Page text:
ASM International (ASMI) calmed rattled investors with a super dividend of $5.50. Although shareholders appeared to be disappointed, the long-term prospects of the company remain intact and the share price could accelerate when the front-end activities finally turn positive.
ASMI is a Dutch company active in the semiconductor industry. The company was founded by Arthur del Prado in 1968. ASMI was the co-founder, with Philips Electronics (NYSE:PHG), of the company ASML (NASDAQ:ASML). The shares of the company are listed on the Nasdaq and Euronext Amsterdam. Since 2008, Chuck del Prado, the son of Arthur del Prado, is the CEO.
source: yahoo.finance.com: ASMI compared to the Nasdaq
ASM International has been criticized by shareholders the past year for not being able to fully expose the intrinsic value of the company. ASMI consists of two parts: the front-end activities, situated in the Netherlands but recently moved to Asia, and the back-end activities, concentrated in a 40% stake in ASM Pacific Technologies (0522.HK). ASM PT is listed at the Hong Kong stock exchange. The stake in ASM PT was worth $2.51 billion, while the market value of ASMI as a whole was around $1.925 billion. Investors gave a negative value to the frond-end operations in the Netherlands. Not without a reason since the front-end activities have been struggling for years and have hardly been profitable yet.
The back-end division, the 40% stake in ASM PT, on the other hand, is doing very well. ASM PT was founded in 1975 as the Asian marketing arm of ASM International and is the world's largest assembly and packaging supplier for the semiconductor and LED industries.
As stated, shareholders (mainly hedge funds) have been pressuring management to disclose the real value of ASM by selling the 52% stake in ASM PT. Management hired some banks to investigate the undervaluation. The bankers couldn't find one defining reason. To satisfy the moaning and groaning shareholders (hedge funds), ASMI came up with a plan to sell only a part (12% of the total company) of its stake in ASM PT. 65% of the cash proceeds will be distributed among the shareholders by the end of July, which amounts to a super dividend of $5.50 per share.
The hedge funds reacted disappointed as they wanted ASMI to sell the whole stake, and they left through the back door. This explains the sharp drop in the stock mid-March.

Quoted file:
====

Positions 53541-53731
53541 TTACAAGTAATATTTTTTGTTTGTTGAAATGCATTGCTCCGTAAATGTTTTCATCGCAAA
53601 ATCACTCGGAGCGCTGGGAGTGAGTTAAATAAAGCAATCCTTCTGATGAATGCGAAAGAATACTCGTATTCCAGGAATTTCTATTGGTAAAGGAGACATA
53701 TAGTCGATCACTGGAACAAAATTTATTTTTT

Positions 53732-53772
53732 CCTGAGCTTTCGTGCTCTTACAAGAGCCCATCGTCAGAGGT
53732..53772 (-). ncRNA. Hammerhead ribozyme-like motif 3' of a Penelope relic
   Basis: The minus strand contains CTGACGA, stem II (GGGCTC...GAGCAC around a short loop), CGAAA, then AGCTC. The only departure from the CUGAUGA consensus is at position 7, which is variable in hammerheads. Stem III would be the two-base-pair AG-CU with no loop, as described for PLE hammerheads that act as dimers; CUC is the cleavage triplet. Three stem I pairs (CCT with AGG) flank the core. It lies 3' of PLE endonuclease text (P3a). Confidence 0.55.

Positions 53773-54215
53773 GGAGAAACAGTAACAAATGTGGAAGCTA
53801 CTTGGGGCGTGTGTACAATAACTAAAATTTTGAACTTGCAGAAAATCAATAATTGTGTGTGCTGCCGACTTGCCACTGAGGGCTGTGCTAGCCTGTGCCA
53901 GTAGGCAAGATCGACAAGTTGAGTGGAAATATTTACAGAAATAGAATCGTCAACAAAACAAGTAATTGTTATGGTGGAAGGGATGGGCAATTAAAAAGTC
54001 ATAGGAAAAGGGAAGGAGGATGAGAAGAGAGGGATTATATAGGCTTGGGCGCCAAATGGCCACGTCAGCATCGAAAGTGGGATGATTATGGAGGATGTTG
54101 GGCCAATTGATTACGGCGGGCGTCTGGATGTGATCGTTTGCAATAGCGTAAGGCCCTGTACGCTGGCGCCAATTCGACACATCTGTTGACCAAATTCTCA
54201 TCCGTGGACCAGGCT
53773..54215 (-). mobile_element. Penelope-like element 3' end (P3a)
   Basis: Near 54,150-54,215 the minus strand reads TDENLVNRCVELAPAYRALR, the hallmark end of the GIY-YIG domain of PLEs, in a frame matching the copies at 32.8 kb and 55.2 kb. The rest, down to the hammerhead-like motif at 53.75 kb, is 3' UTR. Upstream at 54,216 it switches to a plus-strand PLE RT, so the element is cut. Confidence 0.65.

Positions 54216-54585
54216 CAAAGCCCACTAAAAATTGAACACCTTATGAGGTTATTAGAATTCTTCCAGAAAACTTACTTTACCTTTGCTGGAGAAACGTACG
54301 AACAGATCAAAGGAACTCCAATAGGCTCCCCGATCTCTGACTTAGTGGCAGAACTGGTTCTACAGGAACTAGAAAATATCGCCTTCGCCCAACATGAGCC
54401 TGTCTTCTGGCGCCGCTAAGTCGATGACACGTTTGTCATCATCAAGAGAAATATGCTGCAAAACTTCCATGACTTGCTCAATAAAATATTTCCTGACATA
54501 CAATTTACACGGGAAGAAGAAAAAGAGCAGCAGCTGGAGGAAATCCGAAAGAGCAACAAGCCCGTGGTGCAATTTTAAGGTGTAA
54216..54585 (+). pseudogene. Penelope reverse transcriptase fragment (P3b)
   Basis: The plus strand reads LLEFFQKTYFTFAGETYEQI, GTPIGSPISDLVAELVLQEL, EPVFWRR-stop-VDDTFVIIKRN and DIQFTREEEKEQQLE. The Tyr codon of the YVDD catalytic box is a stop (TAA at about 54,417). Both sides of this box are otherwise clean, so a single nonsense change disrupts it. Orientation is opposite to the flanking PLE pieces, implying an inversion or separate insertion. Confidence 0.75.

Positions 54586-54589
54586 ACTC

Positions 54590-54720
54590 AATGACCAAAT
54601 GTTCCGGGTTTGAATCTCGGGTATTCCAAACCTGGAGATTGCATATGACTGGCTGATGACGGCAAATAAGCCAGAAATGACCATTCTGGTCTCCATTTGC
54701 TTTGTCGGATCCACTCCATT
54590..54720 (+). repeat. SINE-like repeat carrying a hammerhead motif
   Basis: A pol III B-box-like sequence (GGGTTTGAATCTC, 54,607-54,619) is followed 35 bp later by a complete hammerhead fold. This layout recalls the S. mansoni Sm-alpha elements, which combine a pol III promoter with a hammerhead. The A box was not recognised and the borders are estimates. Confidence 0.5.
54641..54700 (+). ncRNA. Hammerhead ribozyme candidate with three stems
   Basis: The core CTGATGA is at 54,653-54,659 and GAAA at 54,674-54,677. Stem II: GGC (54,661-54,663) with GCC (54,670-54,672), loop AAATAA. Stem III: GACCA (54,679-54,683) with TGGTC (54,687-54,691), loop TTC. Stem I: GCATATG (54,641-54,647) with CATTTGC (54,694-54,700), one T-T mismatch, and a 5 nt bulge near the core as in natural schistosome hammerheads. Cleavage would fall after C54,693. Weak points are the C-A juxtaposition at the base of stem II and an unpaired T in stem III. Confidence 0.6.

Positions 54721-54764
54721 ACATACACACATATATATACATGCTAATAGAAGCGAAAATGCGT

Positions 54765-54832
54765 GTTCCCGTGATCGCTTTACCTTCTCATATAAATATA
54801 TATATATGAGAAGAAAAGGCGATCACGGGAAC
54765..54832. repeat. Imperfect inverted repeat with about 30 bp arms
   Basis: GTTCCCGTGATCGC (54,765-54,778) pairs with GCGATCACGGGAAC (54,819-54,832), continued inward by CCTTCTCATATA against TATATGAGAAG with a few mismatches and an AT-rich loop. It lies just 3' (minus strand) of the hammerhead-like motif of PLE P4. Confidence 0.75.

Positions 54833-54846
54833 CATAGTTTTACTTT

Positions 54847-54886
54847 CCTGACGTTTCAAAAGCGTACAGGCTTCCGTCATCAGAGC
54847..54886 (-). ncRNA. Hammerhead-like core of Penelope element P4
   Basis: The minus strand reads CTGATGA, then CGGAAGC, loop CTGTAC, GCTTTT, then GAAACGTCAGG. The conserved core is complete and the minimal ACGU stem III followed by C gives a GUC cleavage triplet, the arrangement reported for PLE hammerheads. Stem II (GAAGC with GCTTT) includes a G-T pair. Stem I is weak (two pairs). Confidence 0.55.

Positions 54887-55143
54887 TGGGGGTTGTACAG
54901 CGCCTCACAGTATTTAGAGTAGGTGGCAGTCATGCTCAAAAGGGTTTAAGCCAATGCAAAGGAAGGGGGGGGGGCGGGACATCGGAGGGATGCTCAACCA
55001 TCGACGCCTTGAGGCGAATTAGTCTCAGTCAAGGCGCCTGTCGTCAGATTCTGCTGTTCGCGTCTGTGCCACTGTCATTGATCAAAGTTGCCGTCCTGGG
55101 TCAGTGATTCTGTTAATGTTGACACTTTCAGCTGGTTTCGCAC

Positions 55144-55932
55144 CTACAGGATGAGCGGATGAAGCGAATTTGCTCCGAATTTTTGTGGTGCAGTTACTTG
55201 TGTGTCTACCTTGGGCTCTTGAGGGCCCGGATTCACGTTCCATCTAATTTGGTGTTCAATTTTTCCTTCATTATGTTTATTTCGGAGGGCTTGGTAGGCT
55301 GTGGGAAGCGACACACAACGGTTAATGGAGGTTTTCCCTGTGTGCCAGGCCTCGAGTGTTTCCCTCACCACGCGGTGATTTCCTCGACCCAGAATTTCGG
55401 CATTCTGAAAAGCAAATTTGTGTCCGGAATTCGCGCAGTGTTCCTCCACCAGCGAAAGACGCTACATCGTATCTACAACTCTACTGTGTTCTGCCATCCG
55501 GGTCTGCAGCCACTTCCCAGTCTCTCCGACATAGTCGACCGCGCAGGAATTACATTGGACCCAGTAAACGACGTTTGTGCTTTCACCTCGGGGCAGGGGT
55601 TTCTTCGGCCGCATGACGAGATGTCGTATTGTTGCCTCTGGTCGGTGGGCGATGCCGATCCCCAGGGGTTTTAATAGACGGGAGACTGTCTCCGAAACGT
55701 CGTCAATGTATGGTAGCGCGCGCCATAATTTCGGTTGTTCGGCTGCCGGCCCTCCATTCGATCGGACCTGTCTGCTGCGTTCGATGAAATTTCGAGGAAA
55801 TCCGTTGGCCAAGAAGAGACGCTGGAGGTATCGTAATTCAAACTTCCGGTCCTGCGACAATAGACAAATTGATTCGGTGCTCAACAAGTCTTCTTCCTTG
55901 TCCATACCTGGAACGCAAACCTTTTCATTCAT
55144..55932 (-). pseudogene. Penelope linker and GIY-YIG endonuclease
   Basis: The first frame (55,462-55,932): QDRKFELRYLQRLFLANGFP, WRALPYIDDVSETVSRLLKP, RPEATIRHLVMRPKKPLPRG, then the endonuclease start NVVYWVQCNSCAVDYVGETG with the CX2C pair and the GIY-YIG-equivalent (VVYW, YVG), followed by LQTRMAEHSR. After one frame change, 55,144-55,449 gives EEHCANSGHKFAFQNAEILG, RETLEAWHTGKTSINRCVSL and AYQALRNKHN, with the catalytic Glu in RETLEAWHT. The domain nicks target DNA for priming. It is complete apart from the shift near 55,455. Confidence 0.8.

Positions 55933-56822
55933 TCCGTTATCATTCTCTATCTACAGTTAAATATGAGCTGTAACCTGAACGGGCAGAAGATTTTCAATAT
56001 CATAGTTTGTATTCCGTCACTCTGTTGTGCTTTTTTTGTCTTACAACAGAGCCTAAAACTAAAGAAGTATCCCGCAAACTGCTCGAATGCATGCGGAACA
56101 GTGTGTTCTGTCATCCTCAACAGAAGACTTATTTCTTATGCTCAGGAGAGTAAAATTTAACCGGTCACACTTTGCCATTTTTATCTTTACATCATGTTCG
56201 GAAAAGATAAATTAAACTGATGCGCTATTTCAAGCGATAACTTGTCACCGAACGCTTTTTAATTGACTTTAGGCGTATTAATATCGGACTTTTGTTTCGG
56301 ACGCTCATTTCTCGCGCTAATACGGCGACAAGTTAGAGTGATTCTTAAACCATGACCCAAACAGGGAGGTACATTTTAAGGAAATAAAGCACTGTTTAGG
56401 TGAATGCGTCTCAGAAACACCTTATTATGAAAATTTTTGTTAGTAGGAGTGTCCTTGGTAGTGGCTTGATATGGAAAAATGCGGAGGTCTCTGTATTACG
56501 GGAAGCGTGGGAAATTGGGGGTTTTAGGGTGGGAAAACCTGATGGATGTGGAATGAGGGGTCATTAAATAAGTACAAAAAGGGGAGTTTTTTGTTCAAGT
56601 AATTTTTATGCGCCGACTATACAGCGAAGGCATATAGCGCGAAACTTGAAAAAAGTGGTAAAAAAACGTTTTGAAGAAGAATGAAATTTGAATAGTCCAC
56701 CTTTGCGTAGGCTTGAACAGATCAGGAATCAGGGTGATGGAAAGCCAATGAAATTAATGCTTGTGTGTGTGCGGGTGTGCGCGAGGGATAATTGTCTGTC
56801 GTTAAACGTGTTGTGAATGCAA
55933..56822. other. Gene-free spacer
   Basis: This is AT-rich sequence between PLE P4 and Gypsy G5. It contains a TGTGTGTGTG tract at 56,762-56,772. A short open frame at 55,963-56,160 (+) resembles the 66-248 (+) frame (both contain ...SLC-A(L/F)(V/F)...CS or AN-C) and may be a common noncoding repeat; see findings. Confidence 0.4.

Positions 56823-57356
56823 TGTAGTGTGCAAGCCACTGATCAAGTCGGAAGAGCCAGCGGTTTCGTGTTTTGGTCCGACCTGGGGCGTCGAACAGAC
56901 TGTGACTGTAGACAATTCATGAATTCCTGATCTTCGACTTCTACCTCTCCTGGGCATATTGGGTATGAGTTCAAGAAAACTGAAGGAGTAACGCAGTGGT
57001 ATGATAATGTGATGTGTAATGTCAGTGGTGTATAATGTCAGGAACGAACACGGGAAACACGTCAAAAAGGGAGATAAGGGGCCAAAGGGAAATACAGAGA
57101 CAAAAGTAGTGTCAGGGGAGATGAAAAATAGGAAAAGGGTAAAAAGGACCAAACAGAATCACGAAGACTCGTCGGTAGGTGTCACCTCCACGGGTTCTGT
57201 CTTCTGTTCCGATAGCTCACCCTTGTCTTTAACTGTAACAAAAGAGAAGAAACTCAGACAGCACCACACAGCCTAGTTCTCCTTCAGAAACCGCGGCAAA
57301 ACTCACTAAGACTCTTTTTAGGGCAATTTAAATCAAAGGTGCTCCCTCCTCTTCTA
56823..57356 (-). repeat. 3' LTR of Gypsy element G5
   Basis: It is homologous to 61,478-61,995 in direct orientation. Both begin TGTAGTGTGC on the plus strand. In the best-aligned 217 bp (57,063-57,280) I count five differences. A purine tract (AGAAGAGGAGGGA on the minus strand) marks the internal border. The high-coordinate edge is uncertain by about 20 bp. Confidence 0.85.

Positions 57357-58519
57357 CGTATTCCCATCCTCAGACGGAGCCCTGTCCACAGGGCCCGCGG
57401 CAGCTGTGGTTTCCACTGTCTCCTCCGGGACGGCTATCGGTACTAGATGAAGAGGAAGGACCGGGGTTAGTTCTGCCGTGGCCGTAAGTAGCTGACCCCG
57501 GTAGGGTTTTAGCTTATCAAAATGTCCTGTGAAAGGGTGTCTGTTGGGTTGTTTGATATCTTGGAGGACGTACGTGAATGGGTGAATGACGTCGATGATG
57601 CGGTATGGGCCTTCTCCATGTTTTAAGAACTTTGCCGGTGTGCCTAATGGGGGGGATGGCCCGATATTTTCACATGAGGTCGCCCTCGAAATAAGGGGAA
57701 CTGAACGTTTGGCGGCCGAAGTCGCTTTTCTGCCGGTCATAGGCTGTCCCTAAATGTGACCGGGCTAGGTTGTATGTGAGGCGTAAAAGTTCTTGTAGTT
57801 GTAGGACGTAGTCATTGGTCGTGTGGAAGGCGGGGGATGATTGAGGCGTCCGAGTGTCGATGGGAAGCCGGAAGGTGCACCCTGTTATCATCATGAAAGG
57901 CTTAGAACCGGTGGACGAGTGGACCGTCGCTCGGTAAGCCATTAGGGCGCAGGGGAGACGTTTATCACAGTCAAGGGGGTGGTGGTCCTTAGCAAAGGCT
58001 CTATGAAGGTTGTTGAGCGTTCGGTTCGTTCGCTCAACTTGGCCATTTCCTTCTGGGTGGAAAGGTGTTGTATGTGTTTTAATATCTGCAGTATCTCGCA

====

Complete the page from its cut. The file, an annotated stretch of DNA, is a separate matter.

The secret of the undervaluation is of course the negative value of the front-end operations. To become an attractive long-term investment, ASMI needs to get its front-end division on track. This division has been a headache for years, but the most recent book-to-bill ratios are quite impressive and it finally looks like things are starting to work out. At the presentation of the Q1 figures, CEO Chuck del Prado said:
"While our sales in the Front-end operations showed an expected double digit decrease, we again saw a strong order-intake in Q1. Front-end gross margin, after showing a strong improvement in Q4 last year, further improved."
And regarding the outlook for the rest of 2013, the company stated that considering the healthy book-to-bill ratios in Q4 2012 and Q1 2013, the front-end operations are expected to show strong double-digit sales increase in Q2 compared to Q1. Furthermore, ASMI also expects a double-digit increase of their order intake in Q2 compared to Q1. ASMI is very well positioned through their R&D expenditure to profit from the progress in the semiconductor industry. Also, cost savings have been accomplished by moving the front-end division to Asia.
The back-end division (40% in ASM PT) is easy to monitor through the share price of ASM PT. ASM PT is market leader in the back-end segment and the most profitable company among its peers.
For investors who believe in the resurrection of the front-end division, ASMI is a strong buy. The value of the 40% stake in ASM PT ($1.807 billion) is almost equaling the total market value of ASMI ($1.97 billion). But people who buy now can await a super dividend of $5.50 by the end of July which makes this company very attractive. Despite the part sale of ASM PT, the undervaluation is still there.
Disclosure: I have no positions in any stocks mentioned, and no plans to initiate any positions within the next 72 hours. I wrote this article myself, and it expresses my own opinions. I am not receiving compensation for it (other than from Seeking Alpha). I have no business relationship with any company whose stock is mentioned in this article.